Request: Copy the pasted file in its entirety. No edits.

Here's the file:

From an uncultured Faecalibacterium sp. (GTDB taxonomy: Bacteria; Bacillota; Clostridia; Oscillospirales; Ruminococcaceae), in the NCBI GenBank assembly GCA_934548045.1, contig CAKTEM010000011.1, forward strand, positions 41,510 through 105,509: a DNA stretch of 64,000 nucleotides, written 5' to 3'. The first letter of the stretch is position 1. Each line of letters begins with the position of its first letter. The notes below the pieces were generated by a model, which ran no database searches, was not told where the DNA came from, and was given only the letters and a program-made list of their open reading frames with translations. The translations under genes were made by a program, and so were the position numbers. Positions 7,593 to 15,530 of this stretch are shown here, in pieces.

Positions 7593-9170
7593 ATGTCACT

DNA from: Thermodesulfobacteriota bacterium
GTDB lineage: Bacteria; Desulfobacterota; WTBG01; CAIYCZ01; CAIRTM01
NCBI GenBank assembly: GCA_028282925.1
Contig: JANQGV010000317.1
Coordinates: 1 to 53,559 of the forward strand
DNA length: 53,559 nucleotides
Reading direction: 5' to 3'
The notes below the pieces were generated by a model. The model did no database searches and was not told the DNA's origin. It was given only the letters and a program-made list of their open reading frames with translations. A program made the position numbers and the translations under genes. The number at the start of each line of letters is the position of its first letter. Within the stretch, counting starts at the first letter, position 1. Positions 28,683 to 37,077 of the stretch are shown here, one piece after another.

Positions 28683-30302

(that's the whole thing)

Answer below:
From an uncultured Faecalibacterium sp. (GTDB taxonomy: Bacteria; Bacillota; Clostridia; Oscillospirales; Ruminococcaceae), in the NCBI GenBank assembly GCA_934548045.1, contig CAKTEM010000011.1, forward strand, positions 41,510 through 105,509: a DNA stretch of 64,000 nucleotides, written 5' to 3'. The first letter of the stretch is position 1. Each line of letters begins with the position of its first letter. The notes below the pieces were generated by a model, which ran no database searches, was not told where the DNA came from, and was given only the letters and a program-made list of their open reading frames with translations. The translations under genes were made by a program, and so were the position numbers. Positions 7,593 to 15,530 of this stretch are shown here, in pieces.

Positions 7593-9170
7593 ATGTCACT

DNA from: Thermodesulfobacteriota bacterium
GTDB lineage: Bacteria; Desulfobacterota; WTBG01; CAIYCZ01; CAIRTM01
NCBI GenBank assembly: GCA_028282925.1
Contig: JANQGV010000317.1
Coordinates: 1 to 53,559 of the forward strand
DNA length: 53,559 nucleotides
Reading direction: 5' to 3'
The notes below the pieces were generated by a model. The model did no database searches and was not told the DNA's origin. It was given only the letters and a program-made list of their open reading frames with translations. A program made the position numbers and the translations under genes. The number at the start of each line of letters is the position of its first letter. Within the stretch, counting starts at the first letter, position 1. Positions 28,683 to 37,077 of the stretch are shown here, one piece after another.

Positions 28683-30302